“Skating has always had big level comps, from the Zephyr team shown in Dogtown in Z-Boys invitational, to the Hester Gold Cup Series in the 80s and the X Games and Street League the Vans Tours. We’ve always had these comps, and they haven’t destroyed the soul of skateboarding before. There’s a rich panoply of things that that make up skateboarding.”

“The other thing that rankles me in terms of the very negative stuff is that skaters like to thing they’re a welcoming broad church, so they should welcome different people and let them do different things. Some skaters like that competitive organised regimented side and that’s fine, we’re strong enough men and women to have all different ways to approach skateboarding. And being in the Olympics doesn’t destroy that richness, we shouldn’t be intolerant or have this self-ghettoisation of skating.”

“We shouldn’t be intolerant or have this self-ghettoisation of skating…”

I ask what he thinks the Olympics inclusion could bring to the women’s side of skating. He says: “One of the things I found interesting compared to parallel activities, such as skiing and say parkour is that they have a much bigger take up by women than skating. There’s some academic research, which has shown that’s precisely because they have more structured ways of access of reaching them than skate does. If you offer skate lessons the take up will be 50 per cent women of all ages, but in an open session, that would just not be the case.”

“Where as in parkour classes the organised training makes it easier for someone unsure of entering a male-dominated environment to partake. Girls only skate sessions show the same thing. In the Olympics, where I presume they’d have the same comps for men and women, it could create an atmosphere where skateboarding was as accessible to women as it is to men.”

Lucy Adams in Littlehampton. Credit: Jenna Selby

“Will more women sign up? I don’t know. Academic research shows in part that the way street skating is presented is very hyper-masculine, you see the lone male tackling the dirty dangerous city. And that trope puts off different models of masculinity as well as women, the different gender identities are not well represented so perhaps this would potentially encourage a better gender range.”

“The Olympics could create an atmosphere where skateboarding was accessible to women as it is to men.”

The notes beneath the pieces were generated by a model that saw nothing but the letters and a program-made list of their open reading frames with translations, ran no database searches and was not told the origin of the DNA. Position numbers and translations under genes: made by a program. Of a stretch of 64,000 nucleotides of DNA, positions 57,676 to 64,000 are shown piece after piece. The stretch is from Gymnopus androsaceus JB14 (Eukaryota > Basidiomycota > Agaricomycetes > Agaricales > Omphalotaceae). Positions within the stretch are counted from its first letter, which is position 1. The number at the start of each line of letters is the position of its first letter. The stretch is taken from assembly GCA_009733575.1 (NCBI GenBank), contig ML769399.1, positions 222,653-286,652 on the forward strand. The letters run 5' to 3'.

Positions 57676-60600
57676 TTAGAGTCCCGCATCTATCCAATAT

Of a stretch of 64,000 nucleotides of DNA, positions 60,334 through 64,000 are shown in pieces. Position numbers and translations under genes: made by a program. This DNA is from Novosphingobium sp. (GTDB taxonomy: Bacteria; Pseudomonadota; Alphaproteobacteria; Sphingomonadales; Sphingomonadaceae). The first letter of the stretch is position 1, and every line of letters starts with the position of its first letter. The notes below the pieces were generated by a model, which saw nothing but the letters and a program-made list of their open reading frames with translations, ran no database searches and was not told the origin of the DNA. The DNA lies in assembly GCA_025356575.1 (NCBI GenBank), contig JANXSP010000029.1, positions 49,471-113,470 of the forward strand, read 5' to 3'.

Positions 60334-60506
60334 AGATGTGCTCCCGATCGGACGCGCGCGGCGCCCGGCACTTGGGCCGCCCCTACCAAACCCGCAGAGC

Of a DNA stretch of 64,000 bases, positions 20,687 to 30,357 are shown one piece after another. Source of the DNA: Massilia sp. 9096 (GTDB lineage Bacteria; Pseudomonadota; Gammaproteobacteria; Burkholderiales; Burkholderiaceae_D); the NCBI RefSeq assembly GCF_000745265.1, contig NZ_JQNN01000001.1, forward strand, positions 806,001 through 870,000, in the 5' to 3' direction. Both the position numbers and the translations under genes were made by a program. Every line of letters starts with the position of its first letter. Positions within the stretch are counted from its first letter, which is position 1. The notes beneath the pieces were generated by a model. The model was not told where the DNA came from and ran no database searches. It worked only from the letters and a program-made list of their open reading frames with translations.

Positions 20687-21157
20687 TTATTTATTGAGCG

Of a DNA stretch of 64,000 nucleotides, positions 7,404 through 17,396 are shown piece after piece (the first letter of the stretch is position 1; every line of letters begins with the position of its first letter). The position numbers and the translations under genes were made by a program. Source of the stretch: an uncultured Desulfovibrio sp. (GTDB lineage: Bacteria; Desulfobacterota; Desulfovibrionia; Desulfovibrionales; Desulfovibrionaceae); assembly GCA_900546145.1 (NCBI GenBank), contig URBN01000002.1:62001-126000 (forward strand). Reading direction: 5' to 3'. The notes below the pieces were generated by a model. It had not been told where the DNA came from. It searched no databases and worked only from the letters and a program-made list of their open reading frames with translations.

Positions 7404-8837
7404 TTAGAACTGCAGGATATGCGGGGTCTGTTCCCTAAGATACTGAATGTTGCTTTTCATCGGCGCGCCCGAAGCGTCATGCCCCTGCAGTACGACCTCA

We chat about the lack of gay male pro skater role models and how surprising that is in 2016. Borden says: “You’d have thought it would have been a massive brand advantage, why not? There are two NFL footballers out. Perhaps it’s because skateboarding’s main market is teenage boys, and their views on girls and LGBT rights isn’t always well formed at that age.”

Back in the early 00s Borden first wrote about how skateboarders subverted the intended uses of the city turning them into places of play and “taking over adult space physically and conceptually.” Does he feel the battle for skateboarding to be taken seriously by society is won now with its potential inclusion in the Olympics?

“Skateboarding is more accepted but you still get new buildings with skate stoppers and find it frequently banned in public spaces. Though there are signs it’s becoming more accepted, such as South Bank, where all that argument was never about getting rid of skateboarding or telling them to go away, the discussion was about where to put the skateboarders.”

South Bank Photo: iStock

“It’s on the school curriculum, you’ve got Vans paying for free access skate parks in central London, social enterprises using skateboarding to help hard to reach youth. It is being gradually integrated into the mainstream [but not in a way] that destroys its essence.”

“It’s encouraged in ways that were unimaginable 30-40 years ago and we need to further continue that process, as you can still be sitting in a council meeting where they’re talking about it as if it’s still a craze. Putting skateboarding in the Olympics will help make that point more and help with better facilities, that would be one of the great advantages of being in the Olympics.”

Harmon reminds us of the genuine concern that: “Corporate sponsors in skateboarding at the moment will change their behaviour and solely sponsor skateboarders that compete on the Olympic level. This might make it hard for pro skateboarders, who rely on video and magazine coverage and not competitions, to make a living.”

Bob Burnquist and Tony Hawk skateboard with local children at the Laureus visit to Rocinha in Rio de Janeiro, Brazil. (Photo by Gareth Cattermole/Getty Images For Laureus)

But Burnquist overall sees the upside. He says: “I think just the fact that it’s being thought of for the Olympics means a lot. It means that, hey, this is a sport and this is an activity that a lot of the young guys do, so we need that audience and we need to tap into that generation, because times change and sports evolve and people’s activities grow. So it’s great to see skateboarding where it is, and it helps so many kids around the world finding something positive to do.” As the charity Skateistan continues to prove.

“For a long time, I was very against it, and then for a while I was on the fence. But I think there’s a time for everything and there’s an evolution.” Maybe skateboarding doesn’t have that much to be scared about after all.

Skateboarding and the City: A Complete History by Professor Iain Borden will be out in 2018

To read the rest of the May ‘Fear’ Issue head here